Friday, June 29, 2018


If we really wanted to simplify the convoluted mucking fess that is our US Tax Code we should look at a tax system based, with modifications, on the Pennsylvania state income tax.

The Pennsylvania state income tax is truly unique.  The state tax returns of most states with a state income tax follow the federal return and, for the most part, federal tax law – starting with federal AGI or taxable income and making state adjustments to this number.  PA had to be different.  It’s state tax system was created from scratch, with very little similarity to federal tax law.

PA taxes gross income at a flat rate.  There are no exemptions for dependents and no filing status differences.  The only deductions allowed are unreimbursed employee business expenses, deducted directly against wages, and contributions to a Medical Savings Account, Health Savings Account, Section 529 qualified Tuition Program account, and Pennsylvania ABLE account.  Retirement income – distributions from IRAs, 401(k)s, 403(b)s, Social Security and Railroad Retirement, and other pension or retirement plans – is not taxed, and contributions to retirement accounts are not deductible or considered “pre-tax”.   Net gambling winnings, after directly deducting losses to the extent of winnings, are taxed. 

Losses in one category are not allowed to reduce income in other categories.  Capital losses can reduce capital gains, but a net capital loss or a rental loss cannot be deducted from wages or interest and dividend income, as can be done, within some limitations, on the federal return. 

The only credits allowed that are not related to a business activity are a special refundable “Tax Forgiveness” credit, sort of like the Earned Income Credit (unlike the EIC, based on earned income, eligibility for Tax Forgiveness is based on eligibility income, which differs from state taxable income, that includes a variety of sources) and a credit for taxes paid to another jurisdiction (like the federal Foreign Tax Credit).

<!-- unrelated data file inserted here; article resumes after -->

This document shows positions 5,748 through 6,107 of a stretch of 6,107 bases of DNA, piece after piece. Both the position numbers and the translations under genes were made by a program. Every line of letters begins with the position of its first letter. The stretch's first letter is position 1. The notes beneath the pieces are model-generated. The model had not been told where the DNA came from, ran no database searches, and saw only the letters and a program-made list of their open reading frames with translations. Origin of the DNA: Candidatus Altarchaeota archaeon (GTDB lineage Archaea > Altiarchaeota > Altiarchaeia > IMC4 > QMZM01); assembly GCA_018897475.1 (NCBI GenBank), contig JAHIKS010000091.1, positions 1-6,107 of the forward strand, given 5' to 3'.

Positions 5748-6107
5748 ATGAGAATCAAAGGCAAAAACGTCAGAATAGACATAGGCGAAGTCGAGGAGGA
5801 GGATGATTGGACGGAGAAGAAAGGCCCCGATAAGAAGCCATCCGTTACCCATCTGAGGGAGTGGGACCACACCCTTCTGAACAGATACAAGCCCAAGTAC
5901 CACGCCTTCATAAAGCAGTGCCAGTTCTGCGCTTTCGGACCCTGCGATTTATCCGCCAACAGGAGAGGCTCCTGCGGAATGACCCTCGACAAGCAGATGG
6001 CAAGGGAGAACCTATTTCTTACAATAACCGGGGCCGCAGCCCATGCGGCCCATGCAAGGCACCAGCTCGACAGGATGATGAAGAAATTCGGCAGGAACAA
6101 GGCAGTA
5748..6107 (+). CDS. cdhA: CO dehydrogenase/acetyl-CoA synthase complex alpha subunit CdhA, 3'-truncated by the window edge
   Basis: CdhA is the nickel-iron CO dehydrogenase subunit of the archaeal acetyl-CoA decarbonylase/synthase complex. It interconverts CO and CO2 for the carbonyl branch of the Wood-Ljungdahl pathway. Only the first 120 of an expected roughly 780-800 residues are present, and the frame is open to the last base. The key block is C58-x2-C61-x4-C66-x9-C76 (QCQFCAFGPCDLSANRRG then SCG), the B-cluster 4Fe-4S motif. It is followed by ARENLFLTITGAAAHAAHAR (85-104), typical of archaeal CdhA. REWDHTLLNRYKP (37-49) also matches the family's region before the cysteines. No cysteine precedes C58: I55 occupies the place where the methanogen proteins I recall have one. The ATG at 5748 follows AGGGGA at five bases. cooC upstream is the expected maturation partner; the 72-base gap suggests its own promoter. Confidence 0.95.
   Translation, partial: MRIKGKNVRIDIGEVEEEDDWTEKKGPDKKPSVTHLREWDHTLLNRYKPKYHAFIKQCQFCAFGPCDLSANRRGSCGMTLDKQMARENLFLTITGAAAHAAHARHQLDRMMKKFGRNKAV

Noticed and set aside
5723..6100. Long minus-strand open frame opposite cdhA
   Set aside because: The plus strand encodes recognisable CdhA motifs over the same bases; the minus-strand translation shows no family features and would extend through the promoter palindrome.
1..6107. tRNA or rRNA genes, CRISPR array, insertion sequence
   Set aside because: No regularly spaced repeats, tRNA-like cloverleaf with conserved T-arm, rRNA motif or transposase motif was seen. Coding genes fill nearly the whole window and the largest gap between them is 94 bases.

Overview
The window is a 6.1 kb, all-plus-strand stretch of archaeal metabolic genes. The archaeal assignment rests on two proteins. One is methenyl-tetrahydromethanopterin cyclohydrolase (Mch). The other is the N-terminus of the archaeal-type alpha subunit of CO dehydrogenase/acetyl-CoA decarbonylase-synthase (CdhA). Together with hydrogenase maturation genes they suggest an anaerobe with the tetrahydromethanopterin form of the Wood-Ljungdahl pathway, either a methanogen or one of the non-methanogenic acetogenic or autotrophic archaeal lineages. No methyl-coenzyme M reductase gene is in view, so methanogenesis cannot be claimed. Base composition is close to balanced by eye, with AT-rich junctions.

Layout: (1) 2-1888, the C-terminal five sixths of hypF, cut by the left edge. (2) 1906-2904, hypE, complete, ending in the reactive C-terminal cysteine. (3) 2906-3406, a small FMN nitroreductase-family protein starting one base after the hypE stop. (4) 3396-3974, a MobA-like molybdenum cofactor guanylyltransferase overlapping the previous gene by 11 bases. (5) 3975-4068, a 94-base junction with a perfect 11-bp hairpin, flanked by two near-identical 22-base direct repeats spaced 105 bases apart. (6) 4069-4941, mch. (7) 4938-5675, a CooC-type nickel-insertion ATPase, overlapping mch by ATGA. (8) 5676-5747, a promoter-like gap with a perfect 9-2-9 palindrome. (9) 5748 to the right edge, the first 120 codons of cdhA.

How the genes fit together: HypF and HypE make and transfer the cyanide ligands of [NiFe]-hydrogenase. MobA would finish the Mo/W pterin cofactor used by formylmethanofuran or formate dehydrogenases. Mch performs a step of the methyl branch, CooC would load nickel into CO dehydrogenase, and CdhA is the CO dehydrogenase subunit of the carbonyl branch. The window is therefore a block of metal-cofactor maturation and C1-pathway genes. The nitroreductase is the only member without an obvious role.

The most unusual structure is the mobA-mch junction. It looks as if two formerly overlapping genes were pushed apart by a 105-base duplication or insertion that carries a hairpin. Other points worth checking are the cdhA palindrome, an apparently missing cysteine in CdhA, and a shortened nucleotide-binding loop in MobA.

I would make three modifications to the PA system for the federal return –

(1) Add a standard deduction – greater than the current increased amounts – such as perhaps $17,500 for an unmarried taxpayer and $35,000 for a married taxpayer.  Or more. 

(2) Allow losses in one or more categories to be deducted against income from other categories to create a “net” total income.

(3) Not allow any “Tax Forgiveness”, or the current Earned Income Credit credit, refundable or otherwise.

Like the PA state return the new federal return would allow a deduction for unreimbursed business expenses of employees directly against wages.  And, also like PA, all pension and retirement account distributions would be exempt from tax (except for a transitional amount – see below) and net gambling winnings, after a direct deduction of losses, would be the amount included in total income.  Gross wages would be taxed, with nothing treated as “pre-tax”. 

There would be no “adjustments to income” other than the deduction for self-employment tax (self-employed health insurance premiums would be deducted on Schedule C or E), no itemized deductions, and no tax credits, except maybe the Foreign Tax Credit.  The tax rate, currently 3.07% on the PA state return, would be perhaps 12% of the net total federal taxable income, after deducting the applicable Standard Deduction.

The “transitional” amount of pension and retirement account distributions that would be taxed would be the remaining amount of applicable employee contributions that were treated as “pre-tax” or deductible on a prior Form 1040.  Going forward all pension and retirement accounts would be “ROTH-like” – no deduction or pre-tax treatment going in and no tax coming out.

It would be an almost pure “flat tax” system.

On the business front, I would make the changes that I discussed for corporations, Schedule Cs, Schedule Es, and pass-through income from sub-S corporations and partnerships in my book THE TAX CODE MUST BE DESTROYED.

Of course, this will never happen - thanks to lobbyists and the greed, and need for campaign contributions, of Congresscritters.

So, what do you think?


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